Automatic real-time captioning provides immediate and on demand access to spoken content in lectures or talks, and is a crucial accommodation for deaf and hard of hearing (DHH) people. However, in the presence of specialized content, like in technical talks, automatic speech recognition (ASR) still makes mistakes which may render the output incomprehensible. In this paper, we introduce a new approach, which allows audience or crowd workers, to quickly correct errors that they spot in ASR output. Prior approaches required the crowd worker to manually “edit” the ASR hypothesis by selecting and replacing the text, which is not suitable for real-time scenarios. Our approach is faster and allows the worker to simply type corrections for misrecognized words as soon as he or she spots them. The system then finds the most likely position for the correction in the ASR output using keyword search (KWS) and stitches the word into the ASR output. Our work demonstrates the potential of computation to incorporate human input quickly enough to be usable in real-time scenarios, and may be a better method for providing this vital accommodation to DHH people.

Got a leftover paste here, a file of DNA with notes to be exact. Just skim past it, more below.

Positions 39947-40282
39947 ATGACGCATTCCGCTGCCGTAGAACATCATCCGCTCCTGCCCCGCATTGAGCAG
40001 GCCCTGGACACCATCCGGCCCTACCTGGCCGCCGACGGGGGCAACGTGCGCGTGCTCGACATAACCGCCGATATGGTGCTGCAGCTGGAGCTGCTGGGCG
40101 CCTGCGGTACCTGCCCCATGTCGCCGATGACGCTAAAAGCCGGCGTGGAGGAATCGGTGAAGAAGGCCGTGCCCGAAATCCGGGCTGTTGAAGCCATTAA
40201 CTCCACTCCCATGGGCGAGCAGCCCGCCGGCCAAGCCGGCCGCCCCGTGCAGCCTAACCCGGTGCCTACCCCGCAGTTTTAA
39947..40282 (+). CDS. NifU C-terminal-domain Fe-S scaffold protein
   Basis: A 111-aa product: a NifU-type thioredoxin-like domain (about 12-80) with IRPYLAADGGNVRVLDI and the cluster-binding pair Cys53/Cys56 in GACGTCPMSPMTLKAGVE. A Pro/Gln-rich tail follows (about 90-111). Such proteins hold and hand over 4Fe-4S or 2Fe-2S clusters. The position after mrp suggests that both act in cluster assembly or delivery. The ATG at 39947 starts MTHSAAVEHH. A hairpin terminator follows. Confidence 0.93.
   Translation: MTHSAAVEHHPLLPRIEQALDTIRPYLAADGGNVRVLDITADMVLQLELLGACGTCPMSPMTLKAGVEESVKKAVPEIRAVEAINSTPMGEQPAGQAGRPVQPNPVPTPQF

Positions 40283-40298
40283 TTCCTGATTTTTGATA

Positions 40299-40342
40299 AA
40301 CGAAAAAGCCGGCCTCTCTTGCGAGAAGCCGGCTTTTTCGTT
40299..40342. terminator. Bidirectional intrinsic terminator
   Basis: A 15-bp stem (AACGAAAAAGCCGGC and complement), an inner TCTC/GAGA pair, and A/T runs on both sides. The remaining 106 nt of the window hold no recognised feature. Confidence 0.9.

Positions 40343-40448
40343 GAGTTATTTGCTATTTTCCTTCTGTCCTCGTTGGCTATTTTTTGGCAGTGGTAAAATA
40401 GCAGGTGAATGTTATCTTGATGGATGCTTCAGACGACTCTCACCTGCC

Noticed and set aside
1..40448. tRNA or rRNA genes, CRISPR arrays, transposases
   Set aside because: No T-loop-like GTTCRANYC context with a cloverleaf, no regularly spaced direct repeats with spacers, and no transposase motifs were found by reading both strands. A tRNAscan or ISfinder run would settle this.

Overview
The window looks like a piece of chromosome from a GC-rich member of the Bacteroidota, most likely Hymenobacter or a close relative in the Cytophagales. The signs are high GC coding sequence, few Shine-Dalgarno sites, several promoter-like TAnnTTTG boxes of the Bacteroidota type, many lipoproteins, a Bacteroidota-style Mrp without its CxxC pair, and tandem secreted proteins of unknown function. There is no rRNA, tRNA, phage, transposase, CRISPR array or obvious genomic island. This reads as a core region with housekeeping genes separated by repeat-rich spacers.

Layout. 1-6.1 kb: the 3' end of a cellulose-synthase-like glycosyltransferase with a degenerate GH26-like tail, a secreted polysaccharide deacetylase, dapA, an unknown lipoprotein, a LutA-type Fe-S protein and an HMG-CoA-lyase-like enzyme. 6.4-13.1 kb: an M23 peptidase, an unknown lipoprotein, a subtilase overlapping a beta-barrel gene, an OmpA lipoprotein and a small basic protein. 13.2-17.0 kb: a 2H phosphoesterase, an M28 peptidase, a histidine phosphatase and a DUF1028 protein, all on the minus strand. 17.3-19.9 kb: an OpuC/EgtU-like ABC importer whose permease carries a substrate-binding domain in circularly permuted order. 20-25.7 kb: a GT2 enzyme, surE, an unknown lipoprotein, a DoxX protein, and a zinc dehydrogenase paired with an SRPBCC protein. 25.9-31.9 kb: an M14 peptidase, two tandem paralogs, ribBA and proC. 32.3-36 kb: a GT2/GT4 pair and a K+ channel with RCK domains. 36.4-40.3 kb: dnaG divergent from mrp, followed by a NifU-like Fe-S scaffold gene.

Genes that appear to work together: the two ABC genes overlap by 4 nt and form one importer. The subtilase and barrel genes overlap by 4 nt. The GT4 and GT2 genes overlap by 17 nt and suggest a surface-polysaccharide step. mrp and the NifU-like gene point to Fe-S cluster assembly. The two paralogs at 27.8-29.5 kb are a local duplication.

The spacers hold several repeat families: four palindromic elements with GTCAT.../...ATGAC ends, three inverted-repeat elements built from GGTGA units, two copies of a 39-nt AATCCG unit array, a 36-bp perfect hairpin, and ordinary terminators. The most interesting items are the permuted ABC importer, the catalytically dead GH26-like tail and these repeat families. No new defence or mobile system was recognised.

Bibliographic reference. Gaur, Yashesh / Metze, Florian / Miao, Yajie / Bigham, Jeffrey P. (2015): "Using keyword spotting to help humans correct captioning faster", In INTERSPEECH-2015, 2829-2833.